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The colony could ill spare him. For twenty-seven years he had labored hard and ceaselessly for its welfare, sacrificing fortune, repose, and domestic peace to a cause embraced with enthusiasm and pursued with intrepid persistency. His character belonged partly to the past, partly to the present. The preux chevalier, the crusader, the romance-loving explorer, the curious, knowledge-seeking traveler, the practical navigator, all claimed their share in him. His views, though far beyond those of the mean spirits around him, belonged to his age and his creed. He was less statesman than soldier. He leaned to the most direct and boldest policy, and one of his last acts was to petition Richelieu for men and munitions for repressing that standing menace to the colony, the Iroquois. His dauntless courage was matched by an unwearied patience, proved by life-long vexations, and not wholly subdued even by the saintly follies of his wife. He is charged with credulity, from which few of his age were free, and which in all ages has been the foible of earnest and generous natures, too ardent to criticise, and too honorable to doubt the honor of others. Perhaps the heretic might have liked him more if the Jesuit had liked him less. The adventurous explorer of Lake Huron, the bold invader of the Iroquois, befits but indifferently the monastic sobrieties of the fort of Quebec, and his sombre environment of priests. Yet Champlain was no formalist, nor was his an empty zeal. A soldier from his youth, in an age of unbridled license, his life had answered to his maxims; and when a generation had passed after his visit to the Hurons, their elders remembered with astonishment the continence of the great French war-chief..
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Songs
[861] Jugement rendu souverainement et en dernier Ressort dans l'Affaire du Canada. Papers at the Chatelet of Paris, cited by Dussieux..
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"It is well," replied the Rat.?
372
Short stories
V1 monarch held his crown neither of God nor of the nation, but of a parliament controlled by a ruling class. The Whig aristocracy had done a priceless service to English liberty. It was full of political capacity, and by no means void of patriotism; but it was only a part of the national life. Nor was it at present moved by political emotions in any high sense. It had done its great work when it expelled the Stuarts and placed William of Orange on the throne; its ascendency was now complete. The Stuarts had received their death-blow at Culloden; and nothing was left to the dominant party but to dispute on subordinate questions, and contend for office among themselves. The Troy squires sulked in their country-houses, hunted foxes, and grumbled against the reigning dynasty; yet hardly wished to see the nation convulsed by a counter-revolution and another return of the Stuarts.!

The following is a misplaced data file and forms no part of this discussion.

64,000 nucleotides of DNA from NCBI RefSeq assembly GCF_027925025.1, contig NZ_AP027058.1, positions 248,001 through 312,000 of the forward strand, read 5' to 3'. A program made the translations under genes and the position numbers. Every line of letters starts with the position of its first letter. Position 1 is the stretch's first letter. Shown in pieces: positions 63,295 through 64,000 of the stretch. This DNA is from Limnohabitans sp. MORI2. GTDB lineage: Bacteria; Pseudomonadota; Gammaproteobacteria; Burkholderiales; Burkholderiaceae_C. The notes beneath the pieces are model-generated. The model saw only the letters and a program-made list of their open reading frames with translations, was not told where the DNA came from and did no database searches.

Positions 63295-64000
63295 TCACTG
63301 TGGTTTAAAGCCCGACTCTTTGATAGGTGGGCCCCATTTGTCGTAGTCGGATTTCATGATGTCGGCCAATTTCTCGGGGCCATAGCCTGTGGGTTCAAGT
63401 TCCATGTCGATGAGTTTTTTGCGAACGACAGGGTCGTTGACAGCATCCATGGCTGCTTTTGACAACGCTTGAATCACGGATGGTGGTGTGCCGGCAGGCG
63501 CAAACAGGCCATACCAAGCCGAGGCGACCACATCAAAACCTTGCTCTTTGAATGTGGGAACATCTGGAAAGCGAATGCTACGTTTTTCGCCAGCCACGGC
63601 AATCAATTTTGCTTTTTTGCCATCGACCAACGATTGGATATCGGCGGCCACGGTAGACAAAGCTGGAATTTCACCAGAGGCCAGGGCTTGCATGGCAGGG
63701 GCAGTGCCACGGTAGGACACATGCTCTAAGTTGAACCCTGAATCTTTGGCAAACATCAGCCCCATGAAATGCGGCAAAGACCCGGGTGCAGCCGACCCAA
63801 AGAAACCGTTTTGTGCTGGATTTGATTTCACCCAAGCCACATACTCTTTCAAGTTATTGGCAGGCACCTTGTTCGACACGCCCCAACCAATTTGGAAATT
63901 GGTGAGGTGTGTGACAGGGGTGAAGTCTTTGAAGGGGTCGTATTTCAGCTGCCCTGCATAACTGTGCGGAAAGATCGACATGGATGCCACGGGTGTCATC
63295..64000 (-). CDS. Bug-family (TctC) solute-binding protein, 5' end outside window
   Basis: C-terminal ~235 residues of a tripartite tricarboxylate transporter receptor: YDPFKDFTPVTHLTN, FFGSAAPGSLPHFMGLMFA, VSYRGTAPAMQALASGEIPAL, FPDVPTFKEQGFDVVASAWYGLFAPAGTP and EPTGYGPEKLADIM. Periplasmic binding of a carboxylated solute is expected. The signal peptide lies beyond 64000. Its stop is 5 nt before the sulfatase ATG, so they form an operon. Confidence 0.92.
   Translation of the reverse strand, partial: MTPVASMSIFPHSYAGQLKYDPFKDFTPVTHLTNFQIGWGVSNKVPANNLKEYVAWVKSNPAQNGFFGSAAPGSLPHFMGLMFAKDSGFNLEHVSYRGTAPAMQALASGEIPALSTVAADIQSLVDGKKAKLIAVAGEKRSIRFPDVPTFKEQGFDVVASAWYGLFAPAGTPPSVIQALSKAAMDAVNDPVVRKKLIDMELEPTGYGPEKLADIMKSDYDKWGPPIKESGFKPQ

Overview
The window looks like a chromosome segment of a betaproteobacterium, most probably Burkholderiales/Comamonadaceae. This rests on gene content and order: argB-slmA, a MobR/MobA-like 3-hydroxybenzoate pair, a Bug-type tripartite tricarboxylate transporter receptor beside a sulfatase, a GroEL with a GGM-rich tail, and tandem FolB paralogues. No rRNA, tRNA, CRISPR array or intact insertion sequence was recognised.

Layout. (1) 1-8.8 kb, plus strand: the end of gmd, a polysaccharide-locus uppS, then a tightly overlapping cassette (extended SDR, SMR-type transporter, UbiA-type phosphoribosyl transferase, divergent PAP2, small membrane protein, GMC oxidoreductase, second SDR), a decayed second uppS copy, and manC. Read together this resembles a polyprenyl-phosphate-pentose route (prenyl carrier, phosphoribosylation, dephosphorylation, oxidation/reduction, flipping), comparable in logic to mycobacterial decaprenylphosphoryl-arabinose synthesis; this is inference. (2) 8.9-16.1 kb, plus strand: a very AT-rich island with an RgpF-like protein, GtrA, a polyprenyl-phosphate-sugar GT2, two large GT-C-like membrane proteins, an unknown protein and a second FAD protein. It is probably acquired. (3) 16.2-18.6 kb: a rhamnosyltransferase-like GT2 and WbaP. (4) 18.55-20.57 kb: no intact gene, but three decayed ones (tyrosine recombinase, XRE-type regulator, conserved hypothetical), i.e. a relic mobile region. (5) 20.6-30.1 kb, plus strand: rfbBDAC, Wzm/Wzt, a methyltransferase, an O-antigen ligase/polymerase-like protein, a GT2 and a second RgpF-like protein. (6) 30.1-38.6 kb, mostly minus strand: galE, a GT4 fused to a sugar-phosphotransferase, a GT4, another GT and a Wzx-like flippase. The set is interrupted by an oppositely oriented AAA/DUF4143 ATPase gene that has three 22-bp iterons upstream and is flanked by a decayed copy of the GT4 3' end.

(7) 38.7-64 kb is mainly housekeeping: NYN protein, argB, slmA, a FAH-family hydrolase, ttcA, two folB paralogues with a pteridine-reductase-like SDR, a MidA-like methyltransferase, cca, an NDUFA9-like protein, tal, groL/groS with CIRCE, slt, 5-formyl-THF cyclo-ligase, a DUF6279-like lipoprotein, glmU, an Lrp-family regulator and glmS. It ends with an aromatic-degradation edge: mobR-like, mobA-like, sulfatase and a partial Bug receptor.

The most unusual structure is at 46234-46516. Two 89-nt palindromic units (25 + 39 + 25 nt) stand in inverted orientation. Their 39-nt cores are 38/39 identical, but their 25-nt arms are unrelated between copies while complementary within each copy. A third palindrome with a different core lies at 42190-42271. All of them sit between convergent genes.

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Word games
Shirley hastened back to New England, burdened with the preparation for three expeditions and the command of one of them. Johnson, who had been in the camp, though not in the Council, went back to Albany, provided with a commission as sole superintendent of Indian affairs, and 196.
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[23] This superstition was not confined to the Hurons, but extended to many other tribes, including, probably, all the Algonquins, with some of which it holds in full force to this day. A feaster, unable to do his full part, might, if he could, hire another to aid him; otherwise, he must remain in his place till the work was done.
[20] The statement of some later writers, that many of the Senecas died during the following winter in consequence of the loss of their corn, is extremely doubtful. Captain Duplessis, in his Plan for the Defence of Canada, 1690, declares that not one of them perished of hunger.
"My losses in my enterprises," he continues, "have exceeded forty thousand crowns. I am now going four hundred leagues south-southwest of this place, to induce the Chickasaws to follow the Shawanoes and other tribes, and settle, like them, at St. Louis. It remained only to settle French colonists here, and this I have already done. I hope you will not detain them as coureurs de bois, when they come down to Montreal to make necessary purchases. I am aware that I have no right to trade with the tribes who descend to Montreal, and I shall not permit such trade to my men; nor have I ever issued licenses to that effect, as my enemies say that I have done."[250]
21 August, 2019 - 13:08
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21 August, 2019 - 13:08
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